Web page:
Calof: It probably sounds pessimistic, but taking humankind from its current state and evolving it to such an extreme, desperate point was arguably the most straightforward aspect of the story. Scientists from Richard Lovelock to Stephen Hawking to my astrophysicist neighbor (who works for NASA) all agree that the Earth has already passed the tipping point of sustainability. It's more of a simple numbers game than science fiction – There are too many people and not enough natural resources to maintain current levels of consumption …

Glaciers are melting and sea levels and temperatures are rising faster than anyone predicted and it's still too soon to understand the real impact. One thing even the skeptics agree on is that it's too late to stop the changes that have already been set in motion (regardless of cause). Climate change is a reality and our only choice now is to try and mitigate the consequences for our children and grandchildren.

The United Nations already predicts that climate change will displace 135 million people from their homes. And that's one of the main reasons I chose to set H2O in 2250 – to show how civilization and humankind-at-large could de-volve according to a timeline fueled by ebbing natural resources and increasing isolationism. I found and utilized real problems from today's headlines as well as seemingly far-fetched concepts like recycling waste water, corporatized water supplies, giant de-salination plants, overpopulation and 'water wars' (all of which are 100% real, btw) and blew them up exponentially …

We don't blame the young man. As intelligent and creative as he is, he works for an industry that has been shaped by the code that it has adopted. What he inhaled was the environment around him; his research on the Internet merely confirmed what he already knew. This is what we meant when we indicated that the powers-that-be do not need detailed sociopolitical interactions once a meme has begun to circulate. The spadework was done decades ago.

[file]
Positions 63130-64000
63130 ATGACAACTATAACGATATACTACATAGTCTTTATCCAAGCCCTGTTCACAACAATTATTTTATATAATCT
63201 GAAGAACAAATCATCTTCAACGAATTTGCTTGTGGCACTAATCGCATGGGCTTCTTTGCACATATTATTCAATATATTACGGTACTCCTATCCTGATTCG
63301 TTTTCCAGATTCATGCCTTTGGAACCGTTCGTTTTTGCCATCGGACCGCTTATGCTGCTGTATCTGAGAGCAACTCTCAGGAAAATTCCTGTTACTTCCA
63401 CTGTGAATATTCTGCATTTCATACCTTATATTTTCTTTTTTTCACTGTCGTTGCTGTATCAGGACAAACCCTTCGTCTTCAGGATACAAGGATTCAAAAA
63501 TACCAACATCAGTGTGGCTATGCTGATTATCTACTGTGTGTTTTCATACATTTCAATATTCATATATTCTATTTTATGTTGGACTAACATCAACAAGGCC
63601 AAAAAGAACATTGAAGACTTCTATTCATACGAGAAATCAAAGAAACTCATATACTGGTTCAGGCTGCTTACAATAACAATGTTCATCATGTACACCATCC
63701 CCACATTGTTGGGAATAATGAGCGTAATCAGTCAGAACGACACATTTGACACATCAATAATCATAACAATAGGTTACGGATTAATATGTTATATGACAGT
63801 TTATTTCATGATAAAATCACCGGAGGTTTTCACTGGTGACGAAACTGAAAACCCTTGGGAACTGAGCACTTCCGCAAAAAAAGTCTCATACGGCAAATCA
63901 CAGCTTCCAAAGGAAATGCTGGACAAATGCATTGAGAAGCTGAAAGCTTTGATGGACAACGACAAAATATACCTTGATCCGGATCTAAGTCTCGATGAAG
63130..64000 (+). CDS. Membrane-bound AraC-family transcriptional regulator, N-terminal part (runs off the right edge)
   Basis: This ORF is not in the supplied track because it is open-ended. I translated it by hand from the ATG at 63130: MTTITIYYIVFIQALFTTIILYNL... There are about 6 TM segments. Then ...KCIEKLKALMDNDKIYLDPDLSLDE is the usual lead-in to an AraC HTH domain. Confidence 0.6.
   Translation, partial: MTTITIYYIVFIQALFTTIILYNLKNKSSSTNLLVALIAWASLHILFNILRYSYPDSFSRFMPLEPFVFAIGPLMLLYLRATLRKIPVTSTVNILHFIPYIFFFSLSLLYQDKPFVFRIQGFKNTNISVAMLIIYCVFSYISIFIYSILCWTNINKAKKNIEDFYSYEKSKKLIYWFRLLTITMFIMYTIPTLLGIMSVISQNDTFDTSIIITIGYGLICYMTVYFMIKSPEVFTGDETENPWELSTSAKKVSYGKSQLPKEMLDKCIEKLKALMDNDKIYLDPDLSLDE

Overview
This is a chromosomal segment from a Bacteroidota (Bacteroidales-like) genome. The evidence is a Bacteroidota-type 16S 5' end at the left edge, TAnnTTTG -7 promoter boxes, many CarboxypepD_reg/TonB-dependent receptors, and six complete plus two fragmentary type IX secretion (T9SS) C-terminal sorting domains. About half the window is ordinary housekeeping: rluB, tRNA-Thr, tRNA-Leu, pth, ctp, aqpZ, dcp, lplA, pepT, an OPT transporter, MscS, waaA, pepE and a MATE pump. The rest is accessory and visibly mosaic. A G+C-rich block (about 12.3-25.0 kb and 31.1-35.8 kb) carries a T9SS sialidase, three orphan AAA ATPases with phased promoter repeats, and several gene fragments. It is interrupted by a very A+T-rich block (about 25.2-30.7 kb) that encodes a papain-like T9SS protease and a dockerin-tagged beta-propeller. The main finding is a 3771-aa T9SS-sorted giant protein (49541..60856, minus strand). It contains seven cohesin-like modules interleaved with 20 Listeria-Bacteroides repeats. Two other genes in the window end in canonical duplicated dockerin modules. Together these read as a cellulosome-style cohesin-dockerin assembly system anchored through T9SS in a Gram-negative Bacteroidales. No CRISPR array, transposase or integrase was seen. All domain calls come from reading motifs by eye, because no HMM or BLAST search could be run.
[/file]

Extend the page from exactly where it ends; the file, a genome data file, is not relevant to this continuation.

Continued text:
Yes, the way that Western society is organized often produces the intended result without any further elite guidance or involvement. The non-profits, think tanks and academic institutions were all selected – or self selected – to support elite promotions that continually centralize wealth and authority in order to create global governance.

The system worked wonderfully well in the 20th century, as we often point out. But in the 21st, the Internet has created an ongoing conflict between the circulation of power elite themes and their acceptance. We Googled "libertarian comics" and came up with nearly a million cites. Times are "a changin'" … Thanks Bob, we love using that line!

Of course, there is no doubt that comics and the addictively entertaining movies they've spawned have been a tremendous tool for power elite promotional efforts. We have long predicted that the meme of Western Justice (a punitive one) will be among the last to come into serious question in this Internet era; meanwhile, comic books and their movie spin-offs continue to be tremendously helpful in reinforcing elite fear-based themes.

In fact, most people – even some free-market thinkers – cannot imagine a form of "justice" other than state-run justice. Yet the current Western model, especially the Anglo-American model, is money driven, an excrescence of central-banking. Absent the ability to print money from nothing, it is doubtful the West would have the wherewithal to incarcerate millions of non-violent felons for years and decades. Without fiat money, the pyramid of criminality created by the Western regulatory structure would doubtless subside – at least diminish in severity and scope.

After Thoughts

Comic books and their movies reinforce the criminal justice meme (as opposed to a kind of private, tribal and familial justice that likely worked well for much of the world until about 300 years ago) – but they surely do double duty. Comic books support elite fear-based promotions with great persuasiveness. As Hollywood weakens, however, and the Internet continues to fragment entertainment choices, we question whether the elite will be able to rely on this significant tool in the future. It is perhaps another reason why we think the elite's hold on promotional penetrations is diminishing.